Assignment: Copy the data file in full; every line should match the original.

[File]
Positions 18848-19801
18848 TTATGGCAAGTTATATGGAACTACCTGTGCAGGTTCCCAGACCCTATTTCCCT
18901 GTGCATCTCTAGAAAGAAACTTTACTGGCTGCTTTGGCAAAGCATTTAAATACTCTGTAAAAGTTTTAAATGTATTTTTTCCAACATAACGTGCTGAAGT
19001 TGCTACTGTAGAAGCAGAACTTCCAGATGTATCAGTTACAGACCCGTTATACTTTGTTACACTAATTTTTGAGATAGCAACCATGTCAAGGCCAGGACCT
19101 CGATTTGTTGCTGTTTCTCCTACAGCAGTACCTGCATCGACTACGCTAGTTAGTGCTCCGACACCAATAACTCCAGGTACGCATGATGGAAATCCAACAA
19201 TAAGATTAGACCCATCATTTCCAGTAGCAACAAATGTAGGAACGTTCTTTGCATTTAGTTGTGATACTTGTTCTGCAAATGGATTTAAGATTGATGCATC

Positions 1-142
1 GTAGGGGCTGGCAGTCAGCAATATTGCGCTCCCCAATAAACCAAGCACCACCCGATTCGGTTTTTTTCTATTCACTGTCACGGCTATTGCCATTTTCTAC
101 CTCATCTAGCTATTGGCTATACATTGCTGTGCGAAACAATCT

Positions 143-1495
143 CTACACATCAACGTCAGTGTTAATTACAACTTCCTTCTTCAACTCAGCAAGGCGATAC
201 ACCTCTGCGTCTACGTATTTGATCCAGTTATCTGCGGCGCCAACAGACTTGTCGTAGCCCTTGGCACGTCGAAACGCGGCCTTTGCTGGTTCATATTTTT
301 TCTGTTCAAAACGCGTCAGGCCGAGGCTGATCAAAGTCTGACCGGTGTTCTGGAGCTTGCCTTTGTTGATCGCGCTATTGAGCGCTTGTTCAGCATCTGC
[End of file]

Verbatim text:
Positions 18848-19801
18848 TTATGGCAAGTTATATGGAACTACCTGTGCAGGTTCCCAGACCCTATTTCCCT
18901 GTGCATCTCTAGAAAGAAACTTTACTGGCTGCTTTGGCAAAGCATTTAAATACTCTGTAAAAGTTTTAAATGTATTTTTTCCAACATAACGTGCTGAAGT
19001 TGCTACTGTAGAAGCAGAACTTCCAGATGTATCAGTTACAGACCCGTTATACTTTGTTACACTAATTTTTGAGATAGCAACCATGTCAAGGCCAGGACCT
19101 CGATTTGTTGCTGTTTCTCCTACAGCAGTACCTGCATCGACTACGCTAGTTAGTGCTCCGACACCAATAACTCCAGGTACGCATGATGGAAATCCAACAA
19201 TAAGATTAGACCCATCATTTCCAGTAGCAACAAATGTAGGAACGTTCTTTGCATTTAGTTGTGATACTTGTTCTGCAAATGGATTTAAGATTGATGCATC

Positions 1-142
1 GTAGGGGCTGGCAGTCAGCAATATTGCGCTCCCCAATAAACCAAGCACCACCCGATTCGGTTTTTTTCTATTCACTGTCACGGCTATTGCCATTTTCTAC
101 CTCATCTAGCTATTGGCTATACATTGCTGTGCGAAACAATCT

Positions 143-1495
143 CTACACATCAACGTCAGTGTTAATTACAACTTCCTTCTTCAACTCAGCAAGGCGATAC
201 ACCTCTGCGTCTACGTATTTGATCCAGTTATCTGCGGCGCCAACAGACTTGTCGTAGCCCTTGGCACGTCGAAACGCGGCCTTTGCTGGTTCATATTTTT
301 TCTGTTCAAAACGCGTCAGGCCGAGGCTGATCAAAGTCTGACCGGTGTTCTGGAGCTTGCCTTTGTTGATCGCGCTATTGAGCGCTTGTTCAGCATCTGC